Substantial performance of a building contract, however, is ordinarily a question of fact for the trier to determine. Randolph Construction Co. v. Kings East Corporation, 165 Conn. 269, 274, 334 A.2d 464 (1973); Chinigo v. Ehrenberg, 112 Conn. 381, 384, 152 A. 305 (1930); Daly Sons v. New Haven Hotel Co., 91 Conn. 280, 290, 99 A. 853 (1917); Morehouse v. Bradley, 80 Conn. 611, 614, 69 A. 937 (1908); T. Lippia Son, Inc. v. Jorson, 32 Conn. Sup. 529, 531, 342 A.2d 910 (1975). The trial court's findings are binding upon this court unless they are clearly erroneous in light of the evidence and the pleadings in the record as a whole. Practice Book 3060D; Superior Wire Paper Products, Ltd. v. Talcott Tool Machine, Inc., 184 Conn. 10, 17, 441 A.2d 43 (1981); Pandolphe's Auto Parts, Inc. v. Manchester, 181 Conn. 217, 221-22, 435 A.2d 24 (1980). "It is peculiarly within the province of the trier of fact to judge the credibility of a witness. DeLuca v. C. W. Blakeslee Sons, Inc., 174 Conn. 535, 547, 391 A.2d 170 (1978). `It is the trial court which had an opportunity to observe the demeanor of the witnesses and parties; thus, it is best able to judge the credibility of the witnesses and to draw necessary inferences therefrom.' Kukanskis v. Jasut, 169 Conn. 29, 32-33, 362 A.2d 898 (1975). This court cannot retry the facts or pass on the credibility of the witnesses. Johnson v. Flammia, 169 Conn. 491, 497, 363 A.2d 1048 (1975)." Vesce v. Lee, 185 Conn. 328, 335, 441 A.2d 556 (1981). Judgments pertaining to the resolution of conflicting factual claims lie within the province of the trial court. Fairfield County National Bank v. DeMichely, 185 Conn. 463, 466, 441 A.2d 569 (1981); Logan v. Lenhart, 158 Conn. 611, 612, 259 A.2d 643 (1969).
Upon reviewing the entire record before us, we cannot find any reason to disturb the trial court's finding that the defendant had not completed the contract to the extent its witnesses had estimated. The evidence before the trial court that the defendant had completed 97 percent of the construction primarily consisted of the testimony of Anthony Kolich who was the secretary and treasurer of the defendant for eighteen years. Kolich stated that he, personally, never actually did any work on the plaintiffs' house but was periodically on the job site because he was running another job located a mile away. He also stated that the last time he had been at the plaintiffs' house was approximately eighteen days before the plaintiffs terminated the contract on September 28, 1973, and that on that day, he walked through and roughly inspected the premises. He did not make any notes while going through the house, but testified that, in his opinion, the house was 97 percent completed. The trial court found this testimony "unconvincing" and we cannot say that it was clearly erroneous for the trier of fact so to conclude.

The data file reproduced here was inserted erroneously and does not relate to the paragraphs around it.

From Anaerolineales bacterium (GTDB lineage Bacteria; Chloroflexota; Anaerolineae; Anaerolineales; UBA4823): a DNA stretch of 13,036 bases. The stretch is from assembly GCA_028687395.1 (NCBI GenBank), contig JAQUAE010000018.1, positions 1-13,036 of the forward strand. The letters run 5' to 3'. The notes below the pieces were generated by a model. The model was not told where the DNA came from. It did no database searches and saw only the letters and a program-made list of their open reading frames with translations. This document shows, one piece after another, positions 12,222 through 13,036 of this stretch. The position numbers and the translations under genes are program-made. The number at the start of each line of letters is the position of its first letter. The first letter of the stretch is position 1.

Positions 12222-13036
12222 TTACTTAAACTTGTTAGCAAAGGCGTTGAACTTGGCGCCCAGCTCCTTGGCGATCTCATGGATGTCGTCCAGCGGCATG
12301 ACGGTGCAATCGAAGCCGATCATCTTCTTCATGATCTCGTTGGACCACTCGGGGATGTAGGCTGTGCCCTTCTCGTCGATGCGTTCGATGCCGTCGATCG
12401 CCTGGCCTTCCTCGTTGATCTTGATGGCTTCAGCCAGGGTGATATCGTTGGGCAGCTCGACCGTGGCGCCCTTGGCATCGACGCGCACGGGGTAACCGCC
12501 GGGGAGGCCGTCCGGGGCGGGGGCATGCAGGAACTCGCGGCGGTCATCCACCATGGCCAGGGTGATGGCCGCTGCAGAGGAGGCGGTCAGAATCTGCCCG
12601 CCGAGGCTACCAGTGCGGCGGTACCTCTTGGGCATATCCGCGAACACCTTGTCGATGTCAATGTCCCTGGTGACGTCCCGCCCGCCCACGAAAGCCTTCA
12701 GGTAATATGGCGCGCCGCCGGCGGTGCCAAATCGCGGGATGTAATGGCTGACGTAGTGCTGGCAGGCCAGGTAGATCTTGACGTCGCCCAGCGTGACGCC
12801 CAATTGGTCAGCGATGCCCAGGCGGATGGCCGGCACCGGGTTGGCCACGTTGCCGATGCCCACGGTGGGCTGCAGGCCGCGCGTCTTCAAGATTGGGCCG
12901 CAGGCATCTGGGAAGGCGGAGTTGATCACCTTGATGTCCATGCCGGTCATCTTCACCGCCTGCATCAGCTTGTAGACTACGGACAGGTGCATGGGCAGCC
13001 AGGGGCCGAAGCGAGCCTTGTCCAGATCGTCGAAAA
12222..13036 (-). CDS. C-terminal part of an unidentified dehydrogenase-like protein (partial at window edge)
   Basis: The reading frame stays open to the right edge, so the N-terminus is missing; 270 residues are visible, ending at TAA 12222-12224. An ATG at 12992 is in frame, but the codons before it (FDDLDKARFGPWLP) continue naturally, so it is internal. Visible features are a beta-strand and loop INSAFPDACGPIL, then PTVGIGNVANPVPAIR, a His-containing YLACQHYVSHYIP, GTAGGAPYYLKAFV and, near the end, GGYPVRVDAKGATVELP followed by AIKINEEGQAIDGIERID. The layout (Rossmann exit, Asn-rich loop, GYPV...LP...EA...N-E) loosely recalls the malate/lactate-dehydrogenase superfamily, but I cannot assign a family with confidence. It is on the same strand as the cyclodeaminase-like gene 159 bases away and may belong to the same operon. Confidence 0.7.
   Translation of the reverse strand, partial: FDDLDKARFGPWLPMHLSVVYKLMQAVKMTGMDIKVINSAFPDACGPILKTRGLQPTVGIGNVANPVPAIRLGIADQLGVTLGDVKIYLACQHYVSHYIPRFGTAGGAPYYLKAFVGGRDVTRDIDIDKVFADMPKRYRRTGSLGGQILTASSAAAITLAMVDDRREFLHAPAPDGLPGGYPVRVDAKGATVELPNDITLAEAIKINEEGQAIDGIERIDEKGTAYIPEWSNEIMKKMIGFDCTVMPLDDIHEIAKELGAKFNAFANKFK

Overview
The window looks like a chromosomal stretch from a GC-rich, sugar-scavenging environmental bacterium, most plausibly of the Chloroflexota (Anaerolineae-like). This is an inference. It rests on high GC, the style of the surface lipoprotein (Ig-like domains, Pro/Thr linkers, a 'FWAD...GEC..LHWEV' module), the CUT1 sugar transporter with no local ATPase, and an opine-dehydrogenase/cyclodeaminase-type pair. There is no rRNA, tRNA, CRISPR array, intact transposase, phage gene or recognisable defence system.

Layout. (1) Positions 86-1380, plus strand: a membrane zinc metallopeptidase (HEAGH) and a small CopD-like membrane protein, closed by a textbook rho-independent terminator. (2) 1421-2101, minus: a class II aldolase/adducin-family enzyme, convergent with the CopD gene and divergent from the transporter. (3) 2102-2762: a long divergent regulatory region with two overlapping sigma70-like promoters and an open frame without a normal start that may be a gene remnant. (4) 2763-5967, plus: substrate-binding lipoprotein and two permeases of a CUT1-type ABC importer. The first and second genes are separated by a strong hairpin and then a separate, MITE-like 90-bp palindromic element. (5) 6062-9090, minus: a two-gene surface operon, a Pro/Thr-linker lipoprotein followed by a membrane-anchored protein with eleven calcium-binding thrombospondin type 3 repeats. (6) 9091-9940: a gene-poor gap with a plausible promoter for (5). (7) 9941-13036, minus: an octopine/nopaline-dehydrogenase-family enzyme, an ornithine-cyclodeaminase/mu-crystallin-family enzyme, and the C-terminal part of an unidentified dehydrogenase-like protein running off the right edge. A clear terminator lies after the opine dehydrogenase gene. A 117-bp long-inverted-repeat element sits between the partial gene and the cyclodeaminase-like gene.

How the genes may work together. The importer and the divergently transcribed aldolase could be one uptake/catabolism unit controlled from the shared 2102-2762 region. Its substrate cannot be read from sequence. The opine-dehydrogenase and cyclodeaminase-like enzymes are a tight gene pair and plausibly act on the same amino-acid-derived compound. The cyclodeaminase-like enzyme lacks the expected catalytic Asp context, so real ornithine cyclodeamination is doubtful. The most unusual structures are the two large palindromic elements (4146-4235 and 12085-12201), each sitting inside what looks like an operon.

There was also testimony by Madelyn Kolich who was the bookkeeper of the defendant. She testified that, in her opinion, the house was 95 percent completed. The defendant, however, has not alluded to this testimony as supporting its claim that it had completed 97 percent of the contract and the trial court did not mention this in either memoranda or special finding of facts.
Therefore, since we find no error in the court's failure to credit the evidence offered that the defendant had completed 97 percent of the contract at the time it was terminated, the court's conclusion that the defendant was due only $103,000 must stand. It necessarily follows that the trial court committed no error by failing to net the damage award of $17,152.65 to the plaintiffs against the $25,000 balance allegedly due the defendant under the contract.
We now address the defendant's third claim of error. It states that the trial court erred by inconsistently holding that the plaintiffs' evidence was insufficient to warrant a monetary award but that the plaintiffs were entitled to an award of $17,152.65 in damages for the defective roof and improperly installed drainpipes and also were not obligated to pay the remaining $25,000 balance on the contract. Since we have held that the defendant was not owed any balance on the contract because it failed to prove that it completed any more work on the contract than it was already paid for, we need not discuss that portion of this claim of error.
To understand fully this claim, we must put the trial court's allegedly inconsistent holdings in the context in which they were rendered.